Tomorrow, December 10, is National Lager Day, a day to celebrate the wonderful world of craft lagers! Are you up on your craft beer facts? Educate yourself with this infographic, so you can impress your friends with your knowledge of hops and fermentation. And don't forget to grab a craft lager, like Samuel Adams Boston Lager, to celebrate and toast this historic beverage!
If that's not enough lager knowledge for you, check out Samuel Adams brewer and founder Jim Koch's Top 10 Reasons to Drink a Craft Lager on National Lager Day:
1. The first beer I ever brewed was a lager. In fact, the beer I eventually named Samuel Adams Boston Lager was brewed in my kitchen in 1984 from an old recipe dating to the 1860s, handed down by my great-great grandfather, Louis Koch. In his day, this brew was called Louis Koch Lager.
2. Ales have been brewed and celebrated for over seven millennia...they've had their time to shine! Lagers are relatively new to the beer scene, first appearing in Bavaria during the 16th century and in America around 1840. Craft brewers only began brewing lagers towards the end of the 20th century, so today's the day to give craft lagers their due.
3. It was a lager that helped kick-start the American craft beer revolution. In 1985, Samuel Adams Boston Lager was named "The Best Beer in America" in the Consumer Preference Poll at the Great American Beer Festival in Denver. Boston Lager's popularity helped revive America's passion for full-bodied brews with robust and rich character.
4. 63% of people aged 21 and over in a recent survey didn't know the difference between a lager and an ale. There's no better way to learn than through real-life experimentation!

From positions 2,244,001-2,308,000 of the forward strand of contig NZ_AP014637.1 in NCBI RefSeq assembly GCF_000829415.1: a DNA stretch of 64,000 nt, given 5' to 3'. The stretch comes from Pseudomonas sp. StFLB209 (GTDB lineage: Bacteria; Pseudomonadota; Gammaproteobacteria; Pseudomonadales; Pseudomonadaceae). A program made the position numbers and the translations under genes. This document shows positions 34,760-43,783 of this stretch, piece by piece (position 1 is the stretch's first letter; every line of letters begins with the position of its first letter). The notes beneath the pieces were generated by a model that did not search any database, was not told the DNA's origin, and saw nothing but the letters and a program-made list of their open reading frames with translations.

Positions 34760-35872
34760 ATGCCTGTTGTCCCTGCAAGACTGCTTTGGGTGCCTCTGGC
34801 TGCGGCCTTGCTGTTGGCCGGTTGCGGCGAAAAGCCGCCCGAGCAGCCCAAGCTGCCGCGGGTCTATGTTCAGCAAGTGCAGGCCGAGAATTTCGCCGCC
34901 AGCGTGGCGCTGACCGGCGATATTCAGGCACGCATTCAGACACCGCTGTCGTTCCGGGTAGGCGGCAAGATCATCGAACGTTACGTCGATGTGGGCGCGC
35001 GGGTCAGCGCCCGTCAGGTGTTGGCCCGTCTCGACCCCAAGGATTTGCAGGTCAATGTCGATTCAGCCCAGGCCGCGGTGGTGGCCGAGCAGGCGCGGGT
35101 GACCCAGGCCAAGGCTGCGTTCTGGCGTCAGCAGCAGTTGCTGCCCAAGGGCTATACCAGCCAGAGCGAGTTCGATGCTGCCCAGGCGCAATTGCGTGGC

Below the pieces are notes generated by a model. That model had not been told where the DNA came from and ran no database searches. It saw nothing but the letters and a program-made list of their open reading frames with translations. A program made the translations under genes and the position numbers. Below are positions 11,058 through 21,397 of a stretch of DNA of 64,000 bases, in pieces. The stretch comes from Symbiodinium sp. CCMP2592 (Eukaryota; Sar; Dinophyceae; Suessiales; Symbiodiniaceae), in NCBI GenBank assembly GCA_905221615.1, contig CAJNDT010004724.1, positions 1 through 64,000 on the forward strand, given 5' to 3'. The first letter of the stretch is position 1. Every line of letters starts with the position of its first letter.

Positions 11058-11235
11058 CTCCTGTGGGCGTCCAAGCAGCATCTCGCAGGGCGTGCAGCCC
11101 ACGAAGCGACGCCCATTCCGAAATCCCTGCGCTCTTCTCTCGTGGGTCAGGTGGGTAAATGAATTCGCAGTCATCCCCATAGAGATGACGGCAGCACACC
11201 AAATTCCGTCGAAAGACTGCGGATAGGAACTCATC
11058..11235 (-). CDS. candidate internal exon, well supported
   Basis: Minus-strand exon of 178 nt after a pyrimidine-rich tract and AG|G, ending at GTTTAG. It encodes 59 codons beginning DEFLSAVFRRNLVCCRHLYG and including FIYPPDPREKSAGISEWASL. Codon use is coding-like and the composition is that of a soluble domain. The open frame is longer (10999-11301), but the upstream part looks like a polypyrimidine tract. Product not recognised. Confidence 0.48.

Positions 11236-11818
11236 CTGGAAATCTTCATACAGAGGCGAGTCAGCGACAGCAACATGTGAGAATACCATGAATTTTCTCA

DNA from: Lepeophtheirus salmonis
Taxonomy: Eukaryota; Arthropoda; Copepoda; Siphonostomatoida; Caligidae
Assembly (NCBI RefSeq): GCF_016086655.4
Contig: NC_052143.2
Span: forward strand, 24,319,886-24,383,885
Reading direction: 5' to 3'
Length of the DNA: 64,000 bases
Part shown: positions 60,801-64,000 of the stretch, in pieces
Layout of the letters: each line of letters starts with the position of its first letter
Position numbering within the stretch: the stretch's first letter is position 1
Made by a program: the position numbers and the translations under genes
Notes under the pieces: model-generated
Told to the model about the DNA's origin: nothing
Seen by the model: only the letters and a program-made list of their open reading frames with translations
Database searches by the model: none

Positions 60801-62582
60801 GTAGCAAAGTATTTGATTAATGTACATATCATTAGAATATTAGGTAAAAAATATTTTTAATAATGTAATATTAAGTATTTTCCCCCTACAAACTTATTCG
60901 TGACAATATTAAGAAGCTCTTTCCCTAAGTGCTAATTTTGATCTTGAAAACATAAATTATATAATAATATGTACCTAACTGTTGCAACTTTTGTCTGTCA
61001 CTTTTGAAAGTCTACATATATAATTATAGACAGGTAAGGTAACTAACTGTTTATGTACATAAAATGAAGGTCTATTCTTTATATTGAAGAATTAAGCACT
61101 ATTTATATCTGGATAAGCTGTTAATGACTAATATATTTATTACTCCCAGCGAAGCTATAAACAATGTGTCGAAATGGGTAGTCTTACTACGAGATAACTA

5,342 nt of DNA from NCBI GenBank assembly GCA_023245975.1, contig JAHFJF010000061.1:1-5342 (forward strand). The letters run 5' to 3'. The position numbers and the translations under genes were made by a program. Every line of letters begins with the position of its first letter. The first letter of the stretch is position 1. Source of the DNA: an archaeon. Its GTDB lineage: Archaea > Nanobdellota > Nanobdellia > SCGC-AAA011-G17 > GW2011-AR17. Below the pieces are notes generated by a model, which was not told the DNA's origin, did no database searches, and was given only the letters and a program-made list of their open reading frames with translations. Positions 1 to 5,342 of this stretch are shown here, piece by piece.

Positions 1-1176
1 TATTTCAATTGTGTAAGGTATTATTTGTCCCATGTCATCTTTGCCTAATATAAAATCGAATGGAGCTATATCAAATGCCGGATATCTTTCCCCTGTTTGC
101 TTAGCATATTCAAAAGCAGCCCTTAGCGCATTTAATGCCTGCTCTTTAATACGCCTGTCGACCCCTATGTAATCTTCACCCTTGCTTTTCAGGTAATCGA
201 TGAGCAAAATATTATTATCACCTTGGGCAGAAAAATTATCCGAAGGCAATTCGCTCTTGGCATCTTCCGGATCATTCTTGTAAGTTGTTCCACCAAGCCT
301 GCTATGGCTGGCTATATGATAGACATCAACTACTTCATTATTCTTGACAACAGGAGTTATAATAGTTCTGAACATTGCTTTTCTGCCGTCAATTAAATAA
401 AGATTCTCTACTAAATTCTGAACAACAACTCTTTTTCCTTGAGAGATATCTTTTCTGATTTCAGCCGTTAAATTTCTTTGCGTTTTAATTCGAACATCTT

5. Due in part to their clean, crisp character, lagers are sometimes mistakenly labeled as plain and boring by beginner craft beer drinkers. That couldn't be farther from the truth! Craft lagers are flavorful and complex, and a number of different styles fall under the lager category. These include Oktoberfest, Baltic porter, Vienna lager, bock, double bock, wheat bock and rauchbier, among many others.
6. Brewing yeast fall into two categories, ale yeast and lager yeast, and ferment in different ways. Lager yeast takes a longer time to ferment and condition than ale yeast, extending the brewing process by weeks and sometimes months. But as the saying goes, good things come to those who wait. What's the tradeoff for the additional weeks of waiting for a lager to brew? In the case of our Samuel Adams Boston Lager, it's the extra hop in the aroma and smooth, refreshing finish.
7. Upon their introduction to the U.S., lagers took America by storm and temporarily pushed out popular ale styles like porters and stouts. Massive waves of German immigrants to America in the mid-1800s brought an influx of lager drinkers. As lagers began to replace ales, Americans couldn't get enough!
8. Just because they're cold-fermented doesn't mean lagers can't warm you up. Lager styles like bock, dopplebock, and dunkel are perfect for a cold winter day.
9. Beer and food is a match made in heaven, and lagers are perfect for pairing. Regardless of style, their smooth, malty character makes them an ideal counterpart for everything from cheeses and meats to desserts.
10. There's never been a better time to be a beer drinker in the U.S. With over 2,500 breweries, it's nearly impossible to find a craft lager that doesn't please your palate. Go out and experiment!